BC government urging Downtown Eastside campers to move into available shelters

Mar 26 2023, 8:24 pm

As of last week, the number of tents and structures on the Hastings Street homeless encampment in the Downtown Eastside has fallen to 74 from the peak of 180 in July 2022.

There are 117 people currently living in the tents and structures in this encampment, with 70 expressing a desire for housing. To date, over 90 people living outside on Hastings Street have accepted housing offers and moved into those homes.

To the north, the number of people living at the Crab Park homeless encampment has fallen to 20 people.

In a press conference today, Ravi Kahlon, the BC minister of housing, provided an update on the situation, following a spike in crime, including violent and sexual assaults, as well as fire and explosive incidents in the encampments in recent weeks.

Kahlon said 330 new homes will be available by the end of June for people in the Downtown Eastside, which will provide the housing capacity required to accommodate those who remain outside.

But until then, Kahlon is urging those living in the encampments to move into indoor shelters, which he says are comparatively safer than the devolving situation in the encampments.

“Right now, we have shelter spaces available for those who are in encampments. We’re actively encouraging them to take those spaces. We can say with confidence that it’s much safer for them to be in those shelters than in encampments,” said the Minister during the press conference.

“I can assure people, certainly those in Crab Park and definitely those on Hastings Street, that the shelter spaces are much safer than what’s happening on Hastings Street right now. We know that we’ve seen an increase in fires and crime-related issues.”

Mayor Ken Sim says the City of Vancouver has been working with the provincial government to approach the situation in a “very empathetic way,” while also adding that there are also some individuals who do not want to move into new housing for a variety of reasons.

“You’ll see our engineering staff give residents of the Downtown Eastside a lot of notice. We make sure wherever possible, we can lead them into the right direction, provide spaces for their belongings, and do it in a very emphatic way,” said Sim.

“I do want to stress that we have been working on this for awhile, and while we still have work to do with people who legitimately need housing and supports, we’re also seeing increasing levels of aggression, and there are individuals who actually don’t want housing as well. As we get through the process, it does get more challenging, but we’re working on it.”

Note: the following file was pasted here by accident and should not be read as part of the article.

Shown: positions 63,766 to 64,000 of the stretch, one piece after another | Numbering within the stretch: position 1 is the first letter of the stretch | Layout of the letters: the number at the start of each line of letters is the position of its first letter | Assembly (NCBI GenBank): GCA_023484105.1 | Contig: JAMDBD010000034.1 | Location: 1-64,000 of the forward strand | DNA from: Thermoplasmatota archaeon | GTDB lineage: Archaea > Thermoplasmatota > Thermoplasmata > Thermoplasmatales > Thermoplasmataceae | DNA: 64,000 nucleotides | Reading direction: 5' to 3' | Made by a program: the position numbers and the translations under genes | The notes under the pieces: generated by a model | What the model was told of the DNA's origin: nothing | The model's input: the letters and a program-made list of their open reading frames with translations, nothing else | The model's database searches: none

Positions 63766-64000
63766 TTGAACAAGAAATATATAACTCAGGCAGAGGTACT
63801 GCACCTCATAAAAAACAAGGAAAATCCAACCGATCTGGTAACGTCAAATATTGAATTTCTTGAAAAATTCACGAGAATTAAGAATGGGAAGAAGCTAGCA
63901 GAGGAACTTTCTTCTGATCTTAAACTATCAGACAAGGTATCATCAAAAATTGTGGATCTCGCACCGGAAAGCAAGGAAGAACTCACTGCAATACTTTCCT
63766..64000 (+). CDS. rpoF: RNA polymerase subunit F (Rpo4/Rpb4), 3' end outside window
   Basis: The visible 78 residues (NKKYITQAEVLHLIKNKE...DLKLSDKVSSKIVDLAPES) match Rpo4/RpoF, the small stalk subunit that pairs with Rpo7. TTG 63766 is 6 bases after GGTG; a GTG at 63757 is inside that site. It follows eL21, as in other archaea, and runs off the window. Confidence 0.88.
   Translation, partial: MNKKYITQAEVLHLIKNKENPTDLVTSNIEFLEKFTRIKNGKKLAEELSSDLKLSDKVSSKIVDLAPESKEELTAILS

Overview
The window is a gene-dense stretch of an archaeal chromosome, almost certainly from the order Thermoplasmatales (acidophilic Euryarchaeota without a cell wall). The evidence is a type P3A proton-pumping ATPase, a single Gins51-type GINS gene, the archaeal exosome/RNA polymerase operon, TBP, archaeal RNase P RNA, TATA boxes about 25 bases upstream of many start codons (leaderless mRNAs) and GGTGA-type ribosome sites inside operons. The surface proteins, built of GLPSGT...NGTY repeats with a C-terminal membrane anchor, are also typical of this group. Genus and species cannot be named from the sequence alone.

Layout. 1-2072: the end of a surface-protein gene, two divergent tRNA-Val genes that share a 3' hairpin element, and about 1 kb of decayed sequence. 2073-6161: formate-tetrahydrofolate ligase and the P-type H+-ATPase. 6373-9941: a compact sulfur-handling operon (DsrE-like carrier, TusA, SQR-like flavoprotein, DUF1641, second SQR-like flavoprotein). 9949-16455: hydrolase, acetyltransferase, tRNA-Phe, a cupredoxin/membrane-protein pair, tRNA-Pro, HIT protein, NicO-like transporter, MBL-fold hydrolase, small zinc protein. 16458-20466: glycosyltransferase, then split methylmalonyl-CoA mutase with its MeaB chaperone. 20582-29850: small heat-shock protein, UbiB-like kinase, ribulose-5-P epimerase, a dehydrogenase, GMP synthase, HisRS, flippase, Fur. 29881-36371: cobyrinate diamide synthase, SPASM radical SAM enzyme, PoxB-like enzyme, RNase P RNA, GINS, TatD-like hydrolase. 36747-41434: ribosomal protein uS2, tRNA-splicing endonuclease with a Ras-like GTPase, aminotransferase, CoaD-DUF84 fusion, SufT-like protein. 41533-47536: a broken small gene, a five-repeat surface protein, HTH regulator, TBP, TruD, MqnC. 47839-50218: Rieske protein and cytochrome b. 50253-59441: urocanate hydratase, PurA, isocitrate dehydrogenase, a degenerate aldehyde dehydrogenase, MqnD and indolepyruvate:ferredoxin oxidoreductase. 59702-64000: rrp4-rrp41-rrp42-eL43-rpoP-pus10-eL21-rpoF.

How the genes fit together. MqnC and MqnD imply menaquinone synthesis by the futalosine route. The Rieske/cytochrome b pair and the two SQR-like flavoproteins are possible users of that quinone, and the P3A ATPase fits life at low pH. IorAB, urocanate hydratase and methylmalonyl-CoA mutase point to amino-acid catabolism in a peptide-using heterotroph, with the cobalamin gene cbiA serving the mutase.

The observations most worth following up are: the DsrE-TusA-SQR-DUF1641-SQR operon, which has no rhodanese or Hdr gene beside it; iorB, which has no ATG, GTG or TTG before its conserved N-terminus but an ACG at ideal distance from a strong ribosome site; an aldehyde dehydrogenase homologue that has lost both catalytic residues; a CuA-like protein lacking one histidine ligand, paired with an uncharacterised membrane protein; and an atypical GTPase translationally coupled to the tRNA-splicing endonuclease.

The 330 new homes that will open by early Summer 2023 include 89 units within the previously announced two temporary supportive housing projects — opening south of SkyTrain Main Street-Science World Station and west of SkyTrain Olympic Village Station — as well as a mix of renovated SRO units and other supportive housing units.

Other measures include the creation of a new multidisciplinary team to help people transition into indoor spaces and access healthcare and supportive services, and expand the addictions treatment capacity at St. Paul’s Hospital, with the first 45 beds opening by Fall 2023.

Vancouver Fire Rescue officials warned in July 2022 the Hastings Street encampment posed major fire hazard to residents and the old buildings in the area. An order was given for the “immediate removal” of the tents and structures, but it was never fully enforced following an outcry over the lack of options for campers to move into and the poor living conditions of SROs.

“It is a significant fire risk. What’s going on in the tents, with propane tanks, when these things catch fire, it actually puts the buildings that are out there, the housing, at risk of fire, and it’s dangerous for everyone — not just the people in the tents, but it puts lives and much-needed housing stock at risk,” said Sim today.

As well, a recent survey of women living in Downtown Eastside encampments shows all 50 women surveyed were sexually assaulted.

In January 2022, a BC Supreme Court judge rejected the Vancouver Park Board’s application for an injunction to clear out the Crab Park, asserting that the Park Board was unable to prove the campers had been given available adequate shelter options.

But Kahlon suggested today things have since changed.

“We’ve been able to house [Crab Park campers] as well. We continue to offer supports and services, and offers to them to move into housing are being made now. We are encouraging them to take them,” the Minister reiterated.

Kenneth ChanKenneth Chan

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